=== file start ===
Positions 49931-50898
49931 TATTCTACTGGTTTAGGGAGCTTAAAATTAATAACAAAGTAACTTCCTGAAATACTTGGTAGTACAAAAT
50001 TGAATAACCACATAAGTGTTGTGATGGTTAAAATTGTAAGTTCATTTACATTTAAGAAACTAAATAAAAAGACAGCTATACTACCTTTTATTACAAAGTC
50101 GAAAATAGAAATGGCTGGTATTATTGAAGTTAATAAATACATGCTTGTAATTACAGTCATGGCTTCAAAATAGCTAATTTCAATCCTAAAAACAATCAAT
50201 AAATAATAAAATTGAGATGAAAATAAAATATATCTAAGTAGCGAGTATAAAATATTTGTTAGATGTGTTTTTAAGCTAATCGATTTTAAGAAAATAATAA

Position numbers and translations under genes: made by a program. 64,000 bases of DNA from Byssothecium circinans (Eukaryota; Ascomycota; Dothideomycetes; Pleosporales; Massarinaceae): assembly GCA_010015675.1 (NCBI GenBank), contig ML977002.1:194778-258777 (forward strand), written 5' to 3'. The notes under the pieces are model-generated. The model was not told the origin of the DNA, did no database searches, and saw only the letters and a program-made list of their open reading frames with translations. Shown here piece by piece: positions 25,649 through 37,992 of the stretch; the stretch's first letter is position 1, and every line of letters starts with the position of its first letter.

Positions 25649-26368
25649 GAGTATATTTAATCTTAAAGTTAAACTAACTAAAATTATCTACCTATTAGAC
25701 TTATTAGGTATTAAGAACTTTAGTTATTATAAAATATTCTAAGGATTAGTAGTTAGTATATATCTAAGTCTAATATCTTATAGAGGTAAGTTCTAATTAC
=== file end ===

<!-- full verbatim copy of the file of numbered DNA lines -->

Positions 49931-50898
49931 TATTCTACTGGTTTAGGGAGCTTAAAATTAATAACAAAGTAACTTCCTGAAATACTTGGTAGTACAAAAT
50001 TGAATAACCACATAAGTGTTGTGATGGTTAAAATTGTAAGTTCATTTACATTTAAGAAACTAAATAAAAAGACAGCTATACTACCTTTTATTACAAAGTC
50101 GAAAATAGAAATGGCTGGTATTATTGAAGTTAATAAATACATGCTTGTAATTACAGTCATGGCTTCAAAATAGCTAATTTCAATCCTAAAAACAATCAAT
50201 AAATAATAAAATTGAGATGAAAATAAAATATATCTAAGTAGCGAGTATAAAATATTTGTTAGATGTGTTTTTAAGCTAATCGATTTTAAGAAAATAATAA

Position numbers and translations under genes: made by a program. 64,000 bases of DNA from Byssothecium circinans (Eukaryota; Ascomycota; Dothideomycetes; Pleosporales; Massarinaceae): assembly GCA_010015675.1 (NCBI GenBank), contig ML977002.1:194778-258777 (forward strand), written 5' to 3'. The notes under the pieces are model-generated. The model was not told the origin of the DNA, did no database searches, and saw only the letters and a program-made list of their open reading frames with translations. Shown here piece by piece: positions 25,649 through 37,992 of the stretch; the stretch's first letter is position 1, and every line of letters starts with the position of its first letter.

Positions 25649-26368
25649 GAGTATATTTAATCTTAAAGTTAAACTAACTAAAATTATCTACCTATTAGAC
25701 TTATTAGGTATTAAGAACTTTAGTTATTATAAAATATTCTAAGGATTAGTAGTTAGTATATATCTAAGTCTAATATCTTATAGAGGTAAGTTCTAATTAC